Contribute to the academic community

Although it may seem as though your professors just want you to regurgitate information, most of them would rather read about your discoveries and your ideas on a topic. If you write with this sense of curiosity and discovery, whatever you write about stands to affect your readers and therefore impact that field of study. That’s empowering. Your work is not worthless, and it is not busywork. It is valuable, and it can be powerful!

 

Jessica Barker is a sophomore majoring in theater and minoring in sociology and anthropology. After college she hopes to use theater to create social change and empower others.

 

 

 

 

“I don’t get it”

by Shannon Naylor

“I don’t get it” is a sentence I used a lot as a student. Sometimes it was uttered in exhausted frustration after hours of striving to understand a challenging text. But more often than not, I said it reflexively when I encountered something new, and it became shorthand for “I don’t want to make an effort.” When I said “I don’t get it,” I refused to engage with the material, so I never had any hope of gaining understanding, and I risked doing poorly in those classes.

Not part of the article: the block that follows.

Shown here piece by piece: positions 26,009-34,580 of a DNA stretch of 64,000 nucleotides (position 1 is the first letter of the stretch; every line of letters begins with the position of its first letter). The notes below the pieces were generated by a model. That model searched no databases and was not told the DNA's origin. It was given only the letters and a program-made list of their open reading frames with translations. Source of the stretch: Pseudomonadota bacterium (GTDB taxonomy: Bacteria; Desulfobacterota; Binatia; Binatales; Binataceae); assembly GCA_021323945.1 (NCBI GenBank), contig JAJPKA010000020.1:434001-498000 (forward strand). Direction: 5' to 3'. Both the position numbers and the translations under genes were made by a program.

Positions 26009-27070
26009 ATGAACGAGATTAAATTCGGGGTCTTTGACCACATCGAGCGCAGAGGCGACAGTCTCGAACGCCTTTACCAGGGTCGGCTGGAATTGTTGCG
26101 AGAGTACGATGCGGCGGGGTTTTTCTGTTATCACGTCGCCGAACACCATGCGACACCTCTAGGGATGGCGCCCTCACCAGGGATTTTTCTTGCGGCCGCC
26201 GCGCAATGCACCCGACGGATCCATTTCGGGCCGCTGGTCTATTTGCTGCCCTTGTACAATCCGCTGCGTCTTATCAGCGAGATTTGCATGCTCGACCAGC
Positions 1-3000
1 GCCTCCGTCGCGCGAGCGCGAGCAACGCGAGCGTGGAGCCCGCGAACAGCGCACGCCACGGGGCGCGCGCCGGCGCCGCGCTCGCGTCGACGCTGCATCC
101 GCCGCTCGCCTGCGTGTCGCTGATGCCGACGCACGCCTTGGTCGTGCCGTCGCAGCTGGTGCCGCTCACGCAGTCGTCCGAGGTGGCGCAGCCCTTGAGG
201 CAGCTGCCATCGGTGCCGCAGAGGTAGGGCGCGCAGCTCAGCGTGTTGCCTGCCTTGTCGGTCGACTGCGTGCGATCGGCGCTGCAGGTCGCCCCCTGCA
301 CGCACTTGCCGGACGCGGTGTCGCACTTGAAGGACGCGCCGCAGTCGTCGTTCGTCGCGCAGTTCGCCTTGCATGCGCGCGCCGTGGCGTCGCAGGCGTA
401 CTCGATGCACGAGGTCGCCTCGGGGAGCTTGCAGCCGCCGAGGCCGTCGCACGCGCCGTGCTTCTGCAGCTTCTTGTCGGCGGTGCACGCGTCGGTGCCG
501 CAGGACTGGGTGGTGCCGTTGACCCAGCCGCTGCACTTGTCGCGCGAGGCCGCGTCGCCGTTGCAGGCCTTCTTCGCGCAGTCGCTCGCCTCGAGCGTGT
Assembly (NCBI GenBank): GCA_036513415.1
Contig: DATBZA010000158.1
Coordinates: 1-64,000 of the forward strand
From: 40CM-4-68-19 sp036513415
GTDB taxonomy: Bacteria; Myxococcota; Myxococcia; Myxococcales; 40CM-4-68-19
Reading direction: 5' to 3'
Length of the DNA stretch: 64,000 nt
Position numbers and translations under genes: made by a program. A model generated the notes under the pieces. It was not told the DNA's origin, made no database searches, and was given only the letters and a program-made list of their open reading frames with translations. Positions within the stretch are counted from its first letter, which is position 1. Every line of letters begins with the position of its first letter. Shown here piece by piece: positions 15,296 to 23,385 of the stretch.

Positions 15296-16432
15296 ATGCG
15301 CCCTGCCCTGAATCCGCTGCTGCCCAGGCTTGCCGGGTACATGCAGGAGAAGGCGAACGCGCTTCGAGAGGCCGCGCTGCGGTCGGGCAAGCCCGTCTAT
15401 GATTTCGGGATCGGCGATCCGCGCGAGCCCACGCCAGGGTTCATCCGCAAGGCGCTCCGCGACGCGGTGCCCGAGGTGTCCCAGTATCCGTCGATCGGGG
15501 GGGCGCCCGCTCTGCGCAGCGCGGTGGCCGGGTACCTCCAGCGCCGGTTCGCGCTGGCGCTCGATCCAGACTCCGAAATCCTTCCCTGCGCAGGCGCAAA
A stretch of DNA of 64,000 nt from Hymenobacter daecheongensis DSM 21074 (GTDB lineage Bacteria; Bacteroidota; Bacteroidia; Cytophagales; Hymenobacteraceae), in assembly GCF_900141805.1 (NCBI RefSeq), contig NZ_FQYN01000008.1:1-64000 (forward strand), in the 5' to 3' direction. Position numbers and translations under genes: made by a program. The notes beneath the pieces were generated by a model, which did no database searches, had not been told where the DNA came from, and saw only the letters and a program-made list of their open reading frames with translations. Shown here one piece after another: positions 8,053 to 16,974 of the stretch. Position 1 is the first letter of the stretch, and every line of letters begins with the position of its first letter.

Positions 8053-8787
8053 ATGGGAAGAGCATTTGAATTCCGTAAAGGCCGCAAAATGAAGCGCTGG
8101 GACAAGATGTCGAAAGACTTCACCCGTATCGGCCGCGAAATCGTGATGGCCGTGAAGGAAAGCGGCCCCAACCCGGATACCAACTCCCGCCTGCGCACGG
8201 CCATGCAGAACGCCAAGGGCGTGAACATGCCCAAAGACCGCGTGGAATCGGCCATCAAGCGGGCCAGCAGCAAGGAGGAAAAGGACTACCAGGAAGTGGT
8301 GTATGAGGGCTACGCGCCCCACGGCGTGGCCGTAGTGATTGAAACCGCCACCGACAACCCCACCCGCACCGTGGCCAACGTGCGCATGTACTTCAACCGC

The trick I developed for getting past that roadblock-type thinking was to tack one little word to the end: “I don’t get it…yet.” Yet is a promise that there is hope, that there’s an opportunity for change. But the material wasn’t going to suddenly make sense all on its own. I had to change how I approached it.

So how do you make the change happen? Here’s one method: Ask questions.

  • When you encounter difficult material that you “don’t get,” start by writing questions.
  • Keep reading or listening to see if they get answered. If they do, jot down the answers.
  • Identify questions you can answer for yourself: words you can look up definitions or key concepts you can Google or find in an encyclopedia.
  • Find questions you can puzzle through or make a hypothesis about, based on what you do know and understand.